Reduce AI data preprocessing with PyWren and IBM Cloud Functions

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Summary

This code pattern uses a Jupyter Notebook running in Watson Studio to demonstrate how serverless computing can provide a great benefit for AI data preprocessing. The pattern demonstrates face recognition deep learning using the Watson Machine Learning service, while letting PyWren with IBM Cloud Functions do the data preparation phase. This makes an entire process up to 50 times faster compared to running the same code without using serverless computing.

Description

Let’s say you write a function in Python to process and analyze some data. You successfully test the function using a small amount of data, and now you want to run the function as a serverless action at massive scale, with parallelism, against terabytes of data.

What options do you have? Obviously, you don’t want to learn cloud IT tricks and set up virtual machines. Nor do you necessarily want to become a serverless computing expert in scaling data inputs, processing outputs, and monitoring concurrent executions.

PyWren provides a solution. It lets you run your code against a large data set, get the results, and consider the value of insights gained. It greatly reduces the processing time by parallelization of the jobs in a simple manner.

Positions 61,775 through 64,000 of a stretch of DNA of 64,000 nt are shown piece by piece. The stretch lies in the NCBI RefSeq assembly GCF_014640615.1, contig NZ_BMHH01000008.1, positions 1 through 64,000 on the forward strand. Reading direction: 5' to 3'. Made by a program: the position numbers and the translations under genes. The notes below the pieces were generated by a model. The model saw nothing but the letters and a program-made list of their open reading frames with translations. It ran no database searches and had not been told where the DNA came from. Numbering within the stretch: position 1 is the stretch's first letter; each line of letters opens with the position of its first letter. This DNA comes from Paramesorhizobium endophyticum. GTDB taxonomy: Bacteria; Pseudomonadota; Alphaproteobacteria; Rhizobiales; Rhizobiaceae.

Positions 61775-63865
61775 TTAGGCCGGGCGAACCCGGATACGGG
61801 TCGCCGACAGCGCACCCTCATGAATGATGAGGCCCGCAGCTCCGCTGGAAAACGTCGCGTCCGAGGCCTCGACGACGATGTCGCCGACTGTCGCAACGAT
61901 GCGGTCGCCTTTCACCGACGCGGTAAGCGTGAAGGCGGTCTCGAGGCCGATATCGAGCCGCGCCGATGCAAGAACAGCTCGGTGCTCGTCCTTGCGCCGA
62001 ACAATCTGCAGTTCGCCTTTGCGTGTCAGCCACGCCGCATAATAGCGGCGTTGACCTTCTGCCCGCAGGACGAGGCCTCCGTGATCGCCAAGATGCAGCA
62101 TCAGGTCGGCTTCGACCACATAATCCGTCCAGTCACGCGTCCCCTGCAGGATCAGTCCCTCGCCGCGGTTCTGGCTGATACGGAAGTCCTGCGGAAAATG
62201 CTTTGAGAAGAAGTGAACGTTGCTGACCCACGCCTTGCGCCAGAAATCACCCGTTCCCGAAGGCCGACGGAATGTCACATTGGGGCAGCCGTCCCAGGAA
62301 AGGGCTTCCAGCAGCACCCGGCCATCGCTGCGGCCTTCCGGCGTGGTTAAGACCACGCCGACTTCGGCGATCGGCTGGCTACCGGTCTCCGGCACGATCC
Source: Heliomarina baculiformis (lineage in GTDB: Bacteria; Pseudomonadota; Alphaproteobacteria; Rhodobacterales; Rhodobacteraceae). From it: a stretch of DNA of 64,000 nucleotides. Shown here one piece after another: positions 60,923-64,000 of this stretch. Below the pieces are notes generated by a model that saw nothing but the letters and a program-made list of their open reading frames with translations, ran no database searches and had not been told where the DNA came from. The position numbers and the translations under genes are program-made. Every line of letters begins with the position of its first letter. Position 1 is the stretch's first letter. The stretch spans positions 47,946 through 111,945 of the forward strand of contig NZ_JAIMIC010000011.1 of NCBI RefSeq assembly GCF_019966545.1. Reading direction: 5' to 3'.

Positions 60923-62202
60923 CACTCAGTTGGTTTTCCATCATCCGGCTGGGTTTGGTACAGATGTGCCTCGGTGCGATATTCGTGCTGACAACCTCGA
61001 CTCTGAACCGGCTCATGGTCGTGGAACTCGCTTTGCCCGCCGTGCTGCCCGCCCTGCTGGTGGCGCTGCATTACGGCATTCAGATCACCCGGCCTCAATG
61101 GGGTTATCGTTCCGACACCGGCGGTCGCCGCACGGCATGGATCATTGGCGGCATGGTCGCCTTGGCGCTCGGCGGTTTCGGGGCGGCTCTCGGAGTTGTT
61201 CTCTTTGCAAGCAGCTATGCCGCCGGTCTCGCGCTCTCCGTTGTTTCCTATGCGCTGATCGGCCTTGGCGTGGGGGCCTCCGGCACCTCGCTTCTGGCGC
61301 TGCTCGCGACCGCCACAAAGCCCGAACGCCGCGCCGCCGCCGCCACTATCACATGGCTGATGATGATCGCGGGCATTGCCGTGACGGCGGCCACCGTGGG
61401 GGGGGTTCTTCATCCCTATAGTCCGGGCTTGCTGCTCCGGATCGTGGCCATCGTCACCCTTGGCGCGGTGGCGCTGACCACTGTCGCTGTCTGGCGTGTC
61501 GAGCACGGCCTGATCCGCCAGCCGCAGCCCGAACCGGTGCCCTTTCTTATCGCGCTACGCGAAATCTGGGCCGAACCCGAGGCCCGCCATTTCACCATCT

In this code pattern, you’ll walk through an end-to-end workflow that covers data preprocessing with PyWren, then use the data to train AI models.

Flow

Speed up pre-processing

  1. Log in to IBM Watson Studio.
  2. Run the Jupyter Notebook in Watson Studio.
  3. Load the image data to a Cloud Object Storage bucket.
  4. Preprocess the images using PyWren and IBM Cloud Functions.
  5. Use Watson Machine Learning with TensorFlow and scikit-learn to create and train the model.

Instructions

Find the detailed steps for this pattern in the readme file. The steps will show you how to:

  1. Set up a Cloud Object Storage instance.
  2. Create a Watson Machine Learning Service instance.
  3. Create an IBM Cloud Functions service.
  4. Create a Watson Studio project.
  5. Create a custom runtime environment.
  6. Create the notebook.
  7. Run the notebook.
  8. See the results.